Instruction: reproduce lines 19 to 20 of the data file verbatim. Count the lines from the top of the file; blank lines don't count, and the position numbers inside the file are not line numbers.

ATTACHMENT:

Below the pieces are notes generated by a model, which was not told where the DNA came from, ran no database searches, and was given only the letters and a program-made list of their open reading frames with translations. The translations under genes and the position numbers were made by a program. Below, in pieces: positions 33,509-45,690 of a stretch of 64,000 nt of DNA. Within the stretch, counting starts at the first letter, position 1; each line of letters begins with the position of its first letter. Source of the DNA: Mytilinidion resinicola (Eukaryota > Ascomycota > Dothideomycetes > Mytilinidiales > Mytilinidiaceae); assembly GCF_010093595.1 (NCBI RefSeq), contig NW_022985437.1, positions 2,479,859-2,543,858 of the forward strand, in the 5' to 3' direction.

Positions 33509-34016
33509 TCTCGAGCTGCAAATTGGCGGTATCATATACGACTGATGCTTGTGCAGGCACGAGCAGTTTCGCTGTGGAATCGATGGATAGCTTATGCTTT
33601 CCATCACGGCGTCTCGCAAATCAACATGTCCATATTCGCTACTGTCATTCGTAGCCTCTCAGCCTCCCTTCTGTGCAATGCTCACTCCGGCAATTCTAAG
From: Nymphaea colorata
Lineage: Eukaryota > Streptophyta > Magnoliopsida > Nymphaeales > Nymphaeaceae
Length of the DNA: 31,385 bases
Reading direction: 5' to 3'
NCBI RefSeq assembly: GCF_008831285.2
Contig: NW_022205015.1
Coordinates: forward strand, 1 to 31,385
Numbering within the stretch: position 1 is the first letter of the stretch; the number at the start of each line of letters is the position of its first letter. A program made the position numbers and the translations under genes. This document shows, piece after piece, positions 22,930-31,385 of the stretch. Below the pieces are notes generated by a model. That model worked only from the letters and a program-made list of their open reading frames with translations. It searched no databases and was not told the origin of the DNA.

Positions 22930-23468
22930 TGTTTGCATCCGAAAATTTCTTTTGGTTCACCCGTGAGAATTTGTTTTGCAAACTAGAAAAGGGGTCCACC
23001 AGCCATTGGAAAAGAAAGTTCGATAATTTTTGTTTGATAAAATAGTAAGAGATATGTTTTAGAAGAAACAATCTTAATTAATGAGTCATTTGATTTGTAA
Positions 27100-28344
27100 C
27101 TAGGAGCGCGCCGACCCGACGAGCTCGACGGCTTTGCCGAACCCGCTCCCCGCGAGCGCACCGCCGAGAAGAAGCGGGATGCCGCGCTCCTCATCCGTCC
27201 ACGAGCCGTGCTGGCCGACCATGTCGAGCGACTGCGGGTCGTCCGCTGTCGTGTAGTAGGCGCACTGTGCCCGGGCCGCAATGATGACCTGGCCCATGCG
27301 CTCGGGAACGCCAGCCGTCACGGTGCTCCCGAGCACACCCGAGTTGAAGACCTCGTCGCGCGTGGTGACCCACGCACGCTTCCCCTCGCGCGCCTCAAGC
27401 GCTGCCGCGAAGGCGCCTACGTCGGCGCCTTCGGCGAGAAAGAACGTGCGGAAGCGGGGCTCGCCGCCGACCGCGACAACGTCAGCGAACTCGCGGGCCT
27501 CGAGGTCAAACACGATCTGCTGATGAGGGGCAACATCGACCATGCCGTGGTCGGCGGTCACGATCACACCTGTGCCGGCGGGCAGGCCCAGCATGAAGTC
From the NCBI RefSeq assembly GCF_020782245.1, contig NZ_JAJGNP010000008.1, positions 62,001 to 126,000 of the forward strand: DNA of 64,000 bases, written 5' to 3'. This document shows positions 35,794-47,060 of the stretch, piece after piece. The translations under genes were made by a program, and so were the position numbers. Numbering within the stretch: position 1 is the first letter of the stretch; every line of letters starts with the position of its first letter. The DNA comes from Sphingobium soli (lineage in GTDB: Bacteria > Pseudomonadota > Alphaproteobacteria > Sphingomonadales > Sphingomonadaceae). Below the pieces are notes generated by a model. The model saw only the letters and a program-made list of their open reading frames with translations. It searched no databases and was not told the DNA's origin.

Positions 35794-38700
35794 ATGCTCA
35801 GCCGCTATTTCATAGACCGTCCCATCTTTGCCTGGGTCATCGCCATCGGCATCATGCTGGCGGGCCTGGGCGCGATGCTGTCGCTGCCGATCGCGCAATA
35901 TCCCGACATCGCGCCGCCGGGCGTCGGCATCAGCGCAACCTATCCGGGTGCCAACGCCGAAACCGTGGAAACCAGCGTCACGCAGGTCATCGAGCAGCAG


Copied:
27201 ACGAGCCGTGCTGGCCGACCATGTCGAGCGACTGCGGGTCGTCCGCTGTCGTGTAGTAGGCGCACTGTGCCCGGGCCGCAATGATGACCTGGCCCATGCG
27301 CTCGGGAACGCCAGCCGTCACGGTGCTCCCGAGCACACCCGAGTTGAAGACCTCGTCGCGCGTGGTGACCCACGCACGCTTCCCCTCGCGCGCCTCAAGC